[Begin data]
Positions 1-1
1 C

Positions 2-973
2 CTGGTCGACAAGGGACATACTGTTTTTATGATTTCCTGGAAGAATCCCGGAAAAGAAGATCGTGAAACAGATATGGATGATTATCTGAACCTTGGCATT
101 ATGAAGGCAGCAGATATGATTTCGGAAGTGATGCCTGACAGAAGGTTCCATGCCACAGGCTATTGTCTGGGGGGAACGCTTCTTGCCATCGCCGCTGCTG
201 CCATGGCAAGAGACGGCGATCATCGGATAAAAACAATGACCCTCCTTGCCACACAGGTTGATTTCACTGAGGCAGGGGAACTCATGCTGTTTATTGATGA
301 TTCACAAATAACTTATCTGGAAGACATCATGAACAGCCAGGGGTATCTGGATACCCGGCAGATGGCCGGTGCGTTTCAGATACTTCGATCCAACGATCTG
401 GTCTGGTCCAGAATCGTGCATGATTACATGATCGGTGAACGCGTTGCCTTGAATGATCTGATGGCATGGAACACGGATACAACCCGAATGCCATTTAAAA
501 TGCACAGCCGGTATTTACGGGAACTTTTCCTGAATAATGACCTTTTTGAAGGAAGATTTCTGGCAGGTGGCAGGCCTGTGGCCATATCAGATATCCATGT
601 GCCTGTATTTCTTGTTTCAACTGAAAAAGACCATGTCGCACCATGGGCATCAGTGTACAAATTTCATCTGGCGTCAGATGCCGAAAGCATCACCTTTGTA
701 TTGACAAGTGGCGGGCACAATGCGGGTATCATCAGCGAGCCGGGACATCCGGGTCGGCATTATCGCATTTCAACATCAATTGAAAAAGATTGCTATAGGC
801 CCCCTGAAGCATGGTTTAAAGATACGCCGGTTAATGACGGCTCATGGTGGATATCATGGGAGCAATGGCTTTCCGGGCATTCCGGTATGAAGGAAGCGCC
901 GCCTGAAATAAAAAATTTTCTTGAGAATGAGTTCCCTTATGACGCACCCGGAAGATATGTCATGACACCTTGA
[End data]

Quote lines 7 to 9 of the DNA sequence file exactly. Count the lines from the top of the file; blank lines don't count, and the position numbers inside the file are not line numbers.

301 TTCACAAATAACTTATCTGGAAGACATCATGAACAGCCAGGGGTATCTGGATACCCGGCAGATGGCCGGTGCGTTTCAGATACTTCGATCCAACGATCTG
401 GTCTGGTCCAGAATCGTGCATGATTACATGATCGGTGAACGCGTTGCCTTGAATGATCTGATGGCATGGAACACGGATACAACCCGAATGCCATTTAAAA
501 TGCACAGCCGGTATTTACGGGAACTTTTCCTGAATAATGACCTTTTTGAAGGAAGATTTCTGGCAGGTGGCAGGCCTGTGGCCATATCAGATATCCATGT